Mikhail Kalashnikov, the creator of the notorious AK-47 rifle who died last month at 94-years-old, penned a letter to the Church in 2012 expressing his moral convictions over the deaths caused by his design.
The hand signed letter, typed on Kalashnikov’s personal stationary, was addressed to the head of the Russian Orthodox Church, Patriarch Kirill. The telling document sheds new light on how the honorary Russian general felt of his life’s work, BBC reports.
“The pain in my soul is unbearable. I keep having the same unsolved question: if my rifle claimed people’s lives, then can it be that I… a Christian and an Orthodox believer, was to blame for their deaths?” Kalashnikov asked.
“The longer I live, the more this question drills itself into my brain and the more I wonder why the Lord allowed Man to have the devilish desires of envy, greed and aggression,” he continued.
The confession of his moral qualms points to a poignant change of heart. Previously, Kalashnikov shirked responsibility for the deaths caused by his AK-47s, placing the blame instead on foreign policy and the countries that acquired the weapons.
“I sleep well. It’s the politicians who are to blame for failing to come to an agreement and resorting to violence,” he told The Associated Press in 2007.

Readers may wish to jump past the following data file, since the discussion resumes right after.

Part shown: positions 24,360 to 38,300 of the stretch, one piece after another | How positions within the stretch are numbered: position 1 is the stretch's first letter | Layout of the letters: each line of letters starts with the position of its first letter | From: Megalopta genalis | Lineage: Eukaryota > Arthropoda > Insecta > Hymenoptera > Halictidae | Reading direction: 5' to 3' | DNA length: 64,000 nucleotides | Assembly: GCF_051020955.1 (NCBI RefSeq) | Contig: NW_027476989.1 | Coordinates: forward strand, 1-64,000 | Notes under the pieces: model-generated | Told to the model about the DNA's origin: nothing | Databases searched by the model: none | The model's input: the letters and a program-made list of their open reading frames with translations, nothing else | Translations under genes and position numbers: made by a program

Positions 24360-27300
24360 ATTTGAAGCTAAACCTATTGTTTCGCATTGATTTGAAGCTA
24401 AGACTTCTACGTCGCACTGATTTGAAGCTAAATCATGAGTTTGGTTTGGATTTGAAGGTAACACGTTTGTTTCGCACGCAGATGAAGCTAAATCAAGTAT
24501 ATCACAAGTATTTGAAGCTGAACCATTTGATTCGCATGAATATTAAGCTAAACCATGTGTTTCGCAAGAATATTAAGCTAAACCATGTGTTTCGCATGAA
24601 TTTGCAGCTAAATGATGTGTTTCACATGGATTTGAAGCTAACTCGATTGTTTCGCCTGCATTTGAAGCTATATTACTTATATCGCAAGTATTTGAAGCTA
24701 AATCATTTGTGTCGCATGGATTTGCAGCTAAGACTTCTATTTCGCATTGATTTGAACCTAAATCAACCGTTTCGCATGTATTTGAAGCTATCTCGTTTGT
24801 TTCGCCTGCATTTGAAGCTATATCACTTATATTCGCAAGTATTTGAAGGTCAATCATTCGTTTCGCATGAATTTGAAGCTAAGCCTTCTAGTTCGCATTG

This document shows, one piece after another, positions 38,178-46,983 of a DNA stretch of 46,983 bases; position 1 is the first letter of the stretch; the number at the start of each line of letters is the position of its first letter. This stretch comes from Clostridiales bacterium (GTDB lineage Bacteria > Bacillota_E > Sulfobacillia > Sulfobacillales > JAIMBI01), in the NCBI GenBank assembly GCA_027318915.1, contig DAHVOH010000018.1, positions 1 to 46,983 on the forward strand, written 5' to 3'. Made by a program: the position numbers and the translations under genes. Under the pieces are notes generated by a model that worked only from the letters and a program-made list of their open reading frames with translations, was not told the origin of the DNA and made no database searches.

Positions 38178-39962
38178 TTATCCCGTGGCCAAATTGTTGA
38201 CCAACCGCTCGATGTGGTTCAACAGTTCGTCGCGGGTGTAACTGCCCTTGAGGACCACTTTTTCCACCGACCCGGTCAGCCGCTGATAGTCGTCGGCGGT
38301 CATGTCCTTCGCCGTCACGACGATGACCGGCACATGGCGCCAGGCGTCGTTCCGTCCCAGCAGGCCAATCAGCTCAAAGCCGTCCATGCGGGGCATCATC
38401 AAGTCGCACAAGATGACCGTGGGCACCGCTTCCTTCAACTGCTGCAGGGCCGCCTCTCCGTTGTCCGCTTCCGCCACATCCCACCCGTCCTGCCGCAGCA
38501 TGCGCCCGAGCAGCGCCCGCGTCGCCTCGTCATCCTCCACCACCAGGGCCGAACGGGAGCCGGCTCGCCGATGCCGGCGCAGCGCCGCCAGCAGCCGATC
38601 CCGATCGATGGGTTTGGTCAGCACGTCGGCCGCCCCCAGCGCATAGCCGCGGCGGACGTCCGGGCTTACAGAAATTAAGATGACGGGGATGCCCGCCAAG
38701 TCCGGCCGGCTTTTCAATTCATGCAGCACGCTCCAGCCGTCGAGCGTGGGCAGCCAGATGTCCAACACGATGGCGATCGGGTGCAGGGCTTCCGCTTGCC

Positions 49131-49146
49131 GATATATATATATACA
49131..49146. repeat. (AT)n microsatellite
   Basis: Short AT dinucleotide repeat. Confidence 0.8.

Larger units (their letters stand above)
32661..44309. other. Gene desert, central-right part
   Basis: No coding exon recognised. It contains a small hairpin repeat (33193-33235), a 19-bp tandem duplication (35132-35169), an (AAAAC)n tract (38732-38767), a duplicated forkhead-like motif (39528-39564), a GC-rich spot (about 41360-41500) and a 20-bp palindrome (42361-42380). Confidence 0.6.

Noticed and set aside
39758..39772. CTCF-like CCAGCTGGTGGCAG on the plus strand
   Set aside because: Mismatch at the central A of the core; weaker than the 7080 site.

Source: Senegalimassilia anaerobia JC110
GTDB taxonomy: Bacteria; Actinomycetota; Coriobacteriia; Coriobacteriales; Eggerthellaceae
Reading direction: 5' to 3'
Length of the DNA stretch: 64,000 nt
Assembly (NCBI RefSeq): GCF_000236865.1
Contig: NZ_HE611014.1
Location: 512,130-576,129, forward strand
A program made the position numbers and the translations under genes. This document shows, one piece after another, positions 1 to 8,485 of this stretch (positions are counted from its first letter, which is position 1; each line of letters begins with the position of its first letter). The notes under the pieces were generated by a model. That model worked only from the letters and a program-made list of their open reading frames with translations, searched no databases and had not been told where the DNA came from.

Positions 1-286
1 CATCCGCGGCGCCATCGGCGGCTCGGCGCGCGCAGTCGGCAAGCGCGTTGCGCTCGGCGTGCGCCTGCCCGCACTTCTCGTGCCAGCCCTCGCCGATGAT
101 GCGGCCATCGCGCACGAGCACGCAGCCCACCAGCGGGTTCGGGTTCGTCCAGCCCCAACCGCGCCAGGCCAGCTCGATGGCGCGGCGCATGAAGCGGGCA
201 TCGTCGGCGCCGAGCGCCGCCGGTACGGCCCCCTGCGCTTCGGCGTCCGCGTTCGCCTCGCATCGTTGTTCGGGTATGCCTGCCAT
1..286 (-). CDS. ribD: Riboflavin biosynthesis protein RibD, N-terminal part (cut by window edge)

Patriarch Kirill’s press secretary, Cyril Alexander Volkov, said Kalashnikov’s letter was received, and that the head of the Church had written a comforting reply.
“The Church has a very definite position: when weapons serve to protect the Fatherland, the Church supports both its creators and the soldiers who use it,” Volkov was quoted as saying. “He designed this rifle to defend his country, not so terrorists could use it in Saudi Arabia.”
While it’s unclear exactly how much of the letter was written by the weapons designer himself, the Russian newspaper Izvestia says Kalashnikov’s daughter, Elena, believes a priest lent a helping hand.
According to Military Times, “The AK-47 is the world’s most popular firearm, favored by guerrillas, terrorists and the soldiers of many armies. An estimated 100 million are spread around the world.”